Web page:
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News: June/July 2022

Mendelssohn Dreams of Enlightenment • Poll Says Public Want Vegan Cars • Bertrand Russell Comes to Bloomsbury — News reports by Anja Steinbauer

Enlightenment Dreams: Moses Mendelssohn Exhibition

Moses Mendelson
Moses Mendelssohn (1729-1786)

Enrolled to attend David Fränkel’s Talmudic seminary, 14 year old Moses Mendelssohn arrived in Berlin in 1743 after a five day walk from his home in Dessau. His determination and enthusiasm for learning stood him in good stead: he grew up to be one of the greatest thinkers of the Enlightenment. We Dreamed of Nothing but Enlightenment is the name of a new exhibition devoted to him at the Jewish Museum in Berlin. The quote is taken from one of Mendelssohn’s letters. Not only does the exhibition contain this and many other letters and manuscripts but also paintings and historical mementos such as Mendelssohn’s reading glasses. The curators have tried to show how Mendelssohn’s ideas are still relevant by including contemporary terminology within the explanations such as ‘networks’, ‘supply chains’, ‘fake news’ and ‘information flood’. The exhibition runs until 11th September 2022. Fun fact: there’s a tenuous connection between this news item and the theme of this issue. Immanuel Kant and Moses Mendelssohn entertained a long literary friendship. They had overlapping philosophical interests and corresponded extensively and enthusiastically. Kant praised Mendelssohn’s book Jerusalem, which argues for freedom of conscience, calling it “an irrefutable book.”

Moscow Philosopher

Alexander Zipko, an 80 year old philosopher from Moscow, recently published a biting critique of the current state of Russian intellectual life in the daily newspaper Nezavisimaya Gazeta. Under Mikhail Gorbachev, Zipko was one of the architects of Perestroika, the attempt to restructure the Communist USSR into a democratic society. After serving in the army, Zipko joined the Institute of Economics at the Russian Academy of Sciences, where he has worked since 1972. The author of more than a dozen books, he also taught in Japan and the US and believes that “the Russian people exist but the Russian nation doesn’t.” Criticising a dominant ideology that values “beautiful myths over reality” and idolises “suffering”, Zipko sarcastically expresses the belief that the sense of value intrinsic to each human life has been lost in his culture.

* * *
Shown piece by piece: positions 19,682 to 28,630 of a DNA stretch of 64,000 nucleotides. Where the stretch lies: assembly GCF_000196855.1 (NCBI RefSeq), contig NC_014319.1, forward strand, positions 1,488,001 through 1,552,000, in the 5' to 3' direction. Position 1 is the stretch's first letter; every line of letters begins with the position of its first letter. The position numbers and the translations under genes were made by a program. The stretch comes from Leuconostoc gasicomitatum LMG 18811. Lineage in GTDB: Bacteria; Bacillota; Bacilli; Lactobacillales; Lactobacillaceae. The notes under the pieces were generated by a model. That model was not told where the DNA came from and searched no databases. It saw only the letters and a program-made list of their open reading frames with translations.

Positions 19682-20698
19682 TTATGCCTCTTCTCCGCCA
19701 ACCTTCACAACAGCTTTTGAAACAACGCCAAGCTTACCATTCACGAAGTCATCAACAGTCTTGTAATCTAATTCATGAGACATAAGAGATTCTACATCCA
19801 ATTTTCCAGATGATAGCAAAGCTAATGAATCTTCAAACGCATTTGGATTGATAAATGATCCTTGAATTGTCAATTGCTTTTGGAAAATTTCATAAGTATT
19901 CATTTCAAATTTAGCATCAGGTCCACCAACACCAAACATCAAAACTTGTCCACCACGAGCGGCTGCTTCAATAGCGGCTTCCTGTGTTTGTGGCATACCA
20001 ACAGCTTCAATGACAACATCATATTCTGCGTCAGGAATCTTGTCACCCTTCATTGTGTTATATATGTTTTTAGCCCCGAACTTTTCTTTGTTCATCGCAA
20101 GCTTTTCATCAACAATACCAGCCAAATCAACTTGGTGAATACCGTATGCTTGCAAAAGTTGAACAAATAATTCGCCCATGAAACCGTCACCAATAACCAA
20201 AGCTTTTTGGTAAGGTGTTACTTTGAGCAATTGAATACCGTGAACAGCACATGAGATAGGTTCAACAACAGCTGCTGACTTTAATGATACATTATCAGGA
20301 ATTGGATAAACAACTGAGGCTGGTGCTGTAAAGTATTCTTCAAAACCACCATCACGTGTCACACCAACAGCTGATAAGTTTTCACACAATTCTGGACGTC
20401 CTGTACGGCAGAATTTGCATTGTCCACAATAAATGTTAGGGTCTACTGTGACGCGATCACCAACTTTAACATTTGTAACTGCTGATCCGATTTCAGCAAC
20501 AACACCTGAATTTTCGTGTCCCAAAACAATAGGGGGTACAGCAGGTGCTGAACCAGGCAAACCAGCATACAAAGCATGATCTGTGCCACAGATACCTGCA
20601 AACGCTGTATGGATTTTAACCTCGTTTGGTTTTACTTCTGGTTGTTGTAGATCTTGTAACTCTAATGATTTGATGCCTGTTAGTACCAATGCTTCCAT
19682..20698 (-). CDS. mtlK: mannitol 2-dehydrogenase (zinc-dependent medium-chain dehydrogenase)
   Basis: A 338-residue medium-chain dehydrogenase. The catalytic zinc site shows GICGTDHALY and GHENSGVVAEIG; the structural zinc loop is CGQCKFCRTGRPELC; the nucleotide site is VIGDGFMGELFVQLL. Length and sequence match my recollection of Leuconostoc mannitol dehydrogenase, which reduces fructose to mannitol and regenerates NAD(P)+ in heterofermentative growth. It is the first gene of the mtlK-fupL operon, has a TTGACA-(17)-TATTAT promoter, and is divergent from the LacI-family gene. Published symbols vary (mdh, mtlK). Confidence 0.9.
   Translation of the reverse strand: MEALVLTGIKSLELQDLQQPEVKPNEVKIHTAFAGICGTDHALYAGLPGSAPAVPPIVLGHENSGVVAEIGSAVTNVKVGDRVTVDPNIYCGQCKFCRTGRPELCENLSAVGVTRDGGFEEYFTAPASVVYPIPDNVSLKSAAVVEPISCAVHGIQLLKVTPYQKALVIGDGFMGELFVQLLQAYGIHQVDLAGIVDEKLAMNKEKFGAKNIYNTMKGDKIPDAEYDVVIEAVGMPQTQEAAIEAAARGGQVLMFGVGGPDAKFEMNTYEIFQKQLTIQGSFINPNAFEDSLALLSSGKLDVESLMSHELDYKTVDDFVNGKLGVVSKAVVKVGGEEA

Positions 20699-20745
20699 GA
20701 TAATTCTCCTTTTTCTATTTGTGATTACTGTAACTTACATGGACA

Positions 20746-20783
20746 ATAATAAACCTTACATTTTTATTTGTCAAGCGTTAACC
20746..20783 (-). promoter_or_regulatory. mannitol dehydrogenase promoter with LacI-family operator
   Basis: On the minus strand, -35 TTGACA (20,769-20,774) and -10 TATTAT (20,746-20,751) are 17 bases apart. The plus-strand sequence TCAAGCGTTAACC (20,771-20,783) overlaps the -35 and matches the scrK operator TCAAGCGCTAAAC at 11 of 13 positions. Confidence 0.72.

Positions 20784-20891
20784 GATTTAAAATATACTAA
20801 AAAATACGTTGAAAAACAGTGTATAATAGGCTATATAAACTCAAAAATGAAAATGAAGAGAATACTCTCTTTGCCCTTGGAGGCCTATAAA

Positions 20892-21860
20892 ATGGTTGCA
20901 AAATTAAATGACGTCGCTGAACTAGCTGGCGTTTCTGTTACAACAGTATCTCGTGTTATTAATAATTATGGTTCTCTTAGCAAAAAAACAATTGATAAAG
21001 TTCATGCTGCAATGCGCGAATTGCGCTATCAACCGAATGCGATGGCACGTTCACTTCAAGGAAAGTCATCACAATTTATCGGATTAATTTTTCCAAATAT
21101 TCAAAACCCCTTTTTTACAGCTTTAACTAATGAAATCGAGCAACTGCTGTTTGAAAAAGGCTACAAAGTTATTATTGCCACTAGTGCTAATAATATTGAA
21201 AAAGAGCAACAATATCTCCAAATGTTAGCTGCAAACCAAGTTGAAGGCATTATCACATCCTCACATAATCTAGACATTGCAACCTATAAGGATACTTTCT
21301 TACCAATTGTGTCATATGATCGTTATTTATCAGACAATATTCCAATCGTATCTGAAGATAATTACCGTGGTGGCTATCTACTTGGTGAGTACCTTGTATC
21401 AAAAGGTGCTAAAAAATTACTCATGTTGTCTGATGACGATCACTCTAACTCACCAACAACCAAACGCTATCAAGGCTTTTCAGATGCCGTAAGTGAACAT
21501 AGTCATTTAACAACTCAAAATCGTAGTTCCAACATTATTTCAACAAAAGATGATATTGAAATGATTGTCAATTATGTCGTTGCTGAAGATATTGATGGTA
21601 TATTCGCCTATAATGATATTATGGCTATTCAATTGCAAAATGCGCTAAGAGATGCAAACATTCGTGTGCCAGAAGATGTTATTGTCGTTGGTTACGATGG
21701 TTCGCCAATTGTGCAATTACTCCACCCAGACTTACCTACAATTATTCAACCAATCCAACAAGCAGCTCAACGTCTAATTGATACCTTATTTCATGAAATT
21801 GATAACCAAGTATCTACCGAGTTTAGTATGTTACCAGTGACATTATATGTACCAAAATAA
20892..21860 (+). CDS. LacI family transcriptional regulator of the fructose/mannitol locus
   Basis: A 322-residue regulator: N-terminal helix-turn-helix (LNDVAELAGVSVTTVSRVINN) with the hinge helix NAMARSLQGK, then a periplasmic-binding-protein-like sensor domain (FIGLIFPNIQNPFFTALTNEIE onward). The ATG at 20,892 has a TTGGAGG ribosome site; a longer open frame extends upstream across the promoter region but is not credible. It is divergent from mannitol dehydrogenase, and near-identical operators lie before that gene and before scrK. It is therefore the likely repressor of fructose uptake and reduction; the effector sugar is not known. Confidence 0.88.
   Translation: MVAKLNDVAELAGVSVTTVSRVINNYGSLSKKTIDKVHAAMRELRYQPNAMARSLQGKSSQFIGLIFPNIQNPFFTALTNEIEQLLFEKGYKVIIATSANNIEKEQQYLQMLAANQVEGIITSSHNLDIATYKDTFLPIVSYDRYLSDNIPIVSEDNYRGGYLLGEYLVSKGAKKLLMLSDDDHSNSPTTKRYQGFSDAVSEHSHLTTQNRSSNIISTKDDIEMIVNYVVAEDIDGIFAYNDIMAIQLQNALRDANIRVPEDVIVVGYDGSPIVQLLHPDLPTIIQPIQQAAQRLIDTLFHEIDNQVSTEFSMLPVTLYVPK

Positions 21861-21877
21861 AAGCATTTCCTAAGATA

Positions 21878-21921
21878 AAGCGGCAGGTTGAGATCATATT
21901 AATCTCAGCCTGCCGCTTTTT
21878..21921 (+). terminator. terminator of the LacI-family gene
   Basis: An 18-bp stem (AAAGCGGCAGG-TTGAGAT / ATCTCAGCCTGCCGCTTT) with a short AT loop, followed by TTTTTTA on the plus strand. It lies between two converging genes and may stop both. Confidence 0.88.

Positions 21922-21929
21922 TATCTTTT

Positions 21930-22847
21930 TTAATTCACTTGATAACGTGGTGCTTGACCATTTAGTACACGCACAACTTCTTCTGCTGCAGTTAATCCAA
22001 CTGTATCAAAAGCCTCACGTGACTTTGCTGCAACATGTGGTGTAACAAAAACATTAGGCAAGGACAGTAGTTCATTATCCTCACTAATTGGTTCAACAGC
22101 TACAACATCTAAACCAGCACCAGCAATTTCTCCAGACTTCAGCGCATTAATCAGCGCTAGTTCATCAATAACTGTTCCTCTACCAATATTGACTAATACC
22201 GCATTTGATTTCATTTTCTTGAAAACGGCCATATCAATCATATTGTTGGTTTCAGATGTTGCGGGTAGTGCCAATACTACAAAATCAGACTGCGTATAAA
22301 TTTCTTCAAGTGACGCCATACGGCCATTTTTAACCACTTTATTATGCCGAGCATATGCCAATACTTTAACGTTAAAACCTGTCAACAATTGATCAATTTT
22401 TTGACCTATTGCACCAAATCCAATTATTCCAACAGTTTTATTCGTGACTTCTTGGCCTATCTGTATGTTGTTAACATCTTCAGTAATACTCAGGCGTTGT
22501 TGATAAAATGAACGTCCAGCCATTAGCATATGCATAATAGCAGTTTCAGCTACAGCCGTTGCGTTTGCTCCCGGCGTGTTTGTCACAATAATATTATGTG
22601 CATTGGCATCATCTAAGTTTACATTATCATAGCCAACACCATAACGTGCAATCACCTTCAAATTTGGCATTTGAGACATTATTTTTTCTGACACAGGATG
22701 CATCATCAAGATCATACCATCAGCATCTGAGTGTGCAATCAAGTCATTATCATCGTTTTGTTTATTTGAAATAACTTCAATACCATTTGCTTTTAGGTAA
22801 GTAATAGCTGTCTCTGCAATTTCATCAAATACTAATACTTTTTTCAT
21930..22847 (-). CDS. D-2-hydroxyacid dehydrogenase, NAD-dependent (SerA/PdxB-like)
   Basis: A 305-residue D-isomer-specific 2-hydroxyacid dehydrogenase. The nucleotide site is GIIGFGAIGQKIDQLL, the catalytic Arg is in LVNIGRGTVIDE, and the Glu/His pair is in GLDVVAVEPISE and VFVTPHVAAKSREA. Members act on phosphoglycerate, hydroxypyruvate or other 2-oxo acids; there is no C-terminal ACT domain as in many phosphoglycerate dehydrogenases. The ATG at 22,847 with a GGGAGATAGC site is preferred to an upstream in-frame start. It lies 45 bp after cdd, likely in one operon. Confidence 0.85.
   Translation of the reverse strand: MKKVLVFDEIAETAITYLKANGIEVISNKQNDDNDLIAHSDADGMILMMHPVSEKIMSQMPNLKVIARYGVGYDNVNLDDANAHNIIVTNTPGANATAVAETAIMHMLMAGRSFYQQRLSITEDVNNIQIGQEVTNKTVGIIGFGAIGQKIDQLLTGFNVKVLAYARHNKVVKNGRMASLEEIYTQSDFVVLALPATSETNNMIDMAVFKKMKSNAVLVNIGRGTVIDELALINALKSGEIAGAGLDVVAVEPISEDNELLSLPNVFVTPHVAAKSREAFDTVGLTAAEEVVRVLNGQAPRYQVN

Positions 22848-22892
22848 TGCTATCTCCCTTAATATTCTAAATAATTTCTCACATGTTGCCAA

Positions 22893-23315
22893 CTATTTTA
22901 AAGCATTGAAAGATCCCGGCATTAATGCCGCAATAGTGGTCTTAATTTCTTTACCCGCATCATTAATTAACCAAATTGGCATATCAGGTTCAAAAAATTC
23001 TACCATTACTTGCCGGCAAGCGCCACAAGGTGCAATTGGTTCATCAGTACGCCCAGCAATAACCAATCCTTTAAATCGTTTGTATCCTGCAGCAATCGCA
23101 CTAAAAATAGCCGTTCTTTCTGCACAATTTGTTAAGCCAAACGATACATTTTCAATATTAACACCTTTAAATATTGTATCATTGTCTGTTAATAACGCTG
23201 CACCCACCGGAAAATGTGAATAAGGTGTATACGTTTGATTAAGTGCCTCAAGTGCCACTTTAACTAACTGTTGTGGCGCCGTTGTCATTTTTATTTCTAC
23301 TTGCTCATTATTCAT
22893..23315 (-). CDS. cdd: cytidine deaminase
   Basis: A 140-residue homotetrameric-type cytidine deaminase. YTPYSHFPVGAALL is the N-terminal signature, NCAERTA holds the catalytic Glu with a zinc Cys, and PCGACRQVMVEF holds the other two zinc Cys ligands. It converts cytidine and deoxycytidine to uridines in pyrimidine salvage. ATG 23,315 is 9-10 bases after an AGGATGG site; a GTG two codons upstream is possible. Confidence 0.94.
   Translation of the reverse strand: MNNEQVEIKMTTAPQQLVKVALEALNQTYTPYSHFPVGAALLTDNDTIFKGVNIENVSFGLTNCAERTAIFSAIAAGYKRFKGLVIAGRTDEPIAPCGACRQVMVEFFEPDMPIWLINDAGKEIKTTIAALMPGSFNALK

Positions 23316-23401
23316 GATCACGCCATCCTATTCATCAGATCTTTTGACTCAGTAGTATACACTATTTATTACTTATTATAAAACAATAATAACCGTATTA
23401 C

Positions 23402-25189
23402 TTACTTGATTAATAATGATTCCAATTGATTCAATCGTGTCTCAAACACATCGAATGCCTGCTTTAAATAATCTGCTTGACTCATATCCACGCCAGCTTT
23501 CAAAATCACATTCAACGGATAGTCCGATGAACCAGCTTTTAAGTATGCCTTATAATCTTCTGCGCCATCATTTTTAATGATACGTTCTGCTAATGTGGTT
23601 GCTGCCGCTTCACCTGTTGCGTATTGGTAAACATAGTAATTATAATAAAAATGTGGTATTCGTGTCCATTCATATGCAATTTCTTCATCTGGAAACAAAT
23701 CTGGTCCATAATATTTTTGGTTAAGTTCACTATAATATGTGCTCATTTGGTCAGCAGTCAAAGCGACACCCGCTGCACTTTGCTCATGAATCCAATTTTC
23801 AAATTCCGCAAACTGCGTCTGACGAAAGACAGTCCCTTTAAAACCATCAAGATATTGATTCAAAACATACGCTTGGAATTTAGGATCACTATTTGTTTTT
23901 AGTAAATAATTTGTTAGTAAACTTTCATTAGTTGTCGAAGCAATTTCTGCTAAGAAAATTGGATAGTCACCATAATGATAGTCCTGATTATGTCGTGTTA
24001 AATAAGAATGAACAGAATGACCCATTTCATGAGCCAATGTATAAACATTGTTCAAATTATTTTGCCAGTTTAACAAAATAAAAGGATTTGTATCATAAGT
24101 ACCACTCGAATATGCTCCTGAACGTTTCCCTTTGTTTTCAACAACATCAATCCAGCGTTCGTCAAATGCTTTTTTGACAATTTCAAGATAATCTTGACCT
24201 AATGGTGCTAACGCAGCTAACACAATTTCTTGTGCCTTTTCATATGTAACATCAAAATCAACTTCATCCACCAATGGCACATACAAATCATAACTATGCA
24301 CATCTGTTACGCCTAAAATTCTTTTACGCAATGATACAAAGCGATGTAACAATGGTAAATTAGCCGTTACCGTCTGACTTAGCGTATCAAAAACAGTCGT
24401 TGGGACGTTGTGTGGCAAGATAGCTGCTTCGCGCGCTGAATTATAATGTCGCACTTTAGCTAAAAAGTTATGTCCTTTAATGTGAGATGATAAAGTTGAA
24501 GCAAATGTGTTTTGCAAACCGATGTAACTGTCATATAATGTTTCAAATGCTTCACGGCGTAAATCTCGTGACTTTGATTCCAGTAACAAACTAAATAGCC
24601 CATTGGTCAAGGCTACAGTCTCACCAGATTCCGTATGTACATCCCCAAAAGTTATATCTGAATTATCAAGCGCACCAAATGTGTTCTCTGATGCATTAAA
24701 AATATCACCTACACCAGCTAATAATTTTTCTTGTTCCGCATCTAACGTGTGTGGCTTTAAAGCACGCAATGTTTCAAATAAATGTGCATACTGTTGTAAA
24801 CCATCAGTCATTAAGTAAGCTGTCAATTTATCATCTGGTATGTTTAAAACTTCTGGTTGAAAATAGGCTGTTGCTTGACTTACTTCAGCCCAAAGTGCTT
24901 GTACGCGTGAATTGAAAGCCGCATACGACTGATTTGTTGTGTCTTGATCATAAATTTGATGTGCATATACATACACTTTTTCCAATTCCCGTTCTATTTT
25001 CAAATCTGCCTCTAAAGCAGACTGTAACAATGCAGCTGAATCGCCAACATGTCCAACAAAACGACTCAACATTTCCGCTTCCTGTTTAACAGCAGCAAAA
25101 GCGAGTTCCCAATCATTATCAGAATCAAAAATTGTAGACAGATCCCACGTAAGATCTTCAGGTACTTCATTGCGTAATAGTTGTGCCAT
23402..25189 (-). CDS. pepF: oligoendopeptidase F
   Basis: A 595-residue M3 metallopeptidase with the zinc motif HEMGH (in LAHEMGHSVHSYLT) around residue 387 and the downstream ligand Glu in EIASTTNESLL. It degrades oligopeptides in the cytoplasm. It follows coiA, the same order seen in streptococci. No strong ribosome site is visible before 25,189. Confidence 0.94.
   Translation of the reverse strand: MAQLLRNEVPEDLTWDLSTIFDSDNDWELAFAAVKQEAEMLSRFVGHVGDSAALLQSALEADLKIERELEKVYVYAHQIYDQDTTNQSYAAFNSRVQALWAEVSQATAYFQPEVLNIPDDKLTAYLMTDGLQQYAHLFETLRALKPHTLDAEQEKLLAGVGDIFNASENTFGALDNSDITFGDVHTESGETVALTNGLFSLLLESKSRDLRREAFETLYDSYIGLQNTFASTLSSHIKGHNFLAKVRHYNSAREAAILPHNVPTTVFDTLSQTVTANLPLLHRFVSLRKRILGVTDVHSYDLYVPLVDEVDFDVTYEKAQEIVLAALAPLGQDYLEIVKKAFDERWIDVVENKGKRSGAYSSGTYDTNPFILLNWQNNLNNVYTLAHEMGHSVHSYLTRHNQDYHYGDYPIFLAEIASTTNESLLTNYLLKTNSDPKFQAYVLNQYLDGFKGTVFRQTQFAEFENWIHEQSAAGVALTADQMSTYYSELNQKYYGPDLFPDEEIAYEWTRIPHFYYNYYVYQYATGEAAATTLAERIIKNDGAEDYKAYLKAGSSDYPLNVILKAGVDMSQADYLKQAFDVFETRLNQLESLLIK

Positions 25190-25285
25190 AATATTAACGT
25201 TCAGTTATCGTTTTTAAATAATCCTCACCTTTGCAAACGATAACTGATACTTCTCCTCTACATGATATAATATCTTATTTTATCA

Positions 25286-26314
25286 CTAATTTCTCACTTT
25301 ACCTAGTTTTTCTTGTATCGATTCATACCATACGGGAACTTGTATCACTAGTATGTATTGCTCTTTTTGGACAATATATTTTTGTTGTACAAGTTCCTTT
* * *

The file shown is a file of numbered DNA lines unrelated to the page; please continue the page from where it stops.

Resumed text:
Vegan Vehicles

Applied ethics in action? The Vegan Society (vegansociety.com) has published a poll showing, they say, that many British drivers would be keen to drive ‘fully vegan’ cars, demonstrating “a strong consumer desire to remove animals from car manufacturing.’’ So your cat can no longer moonlight at the Toyota factory. 75% of the 750 people surveyed were in favour of no longer using any animal products in cars or other vehicles, 70% said they would actively be interested in buying a car free of animal products. Avoiding leather seats and steering-wheel covers is relatively easy. What is harder is that the manufacture of rubber for tires involves stearic acid derived from animal fats, and beef tallow is widely used as an industrial lubricant in the pressing of steel sheets for car bodies.

Bertrand Russell Branches Out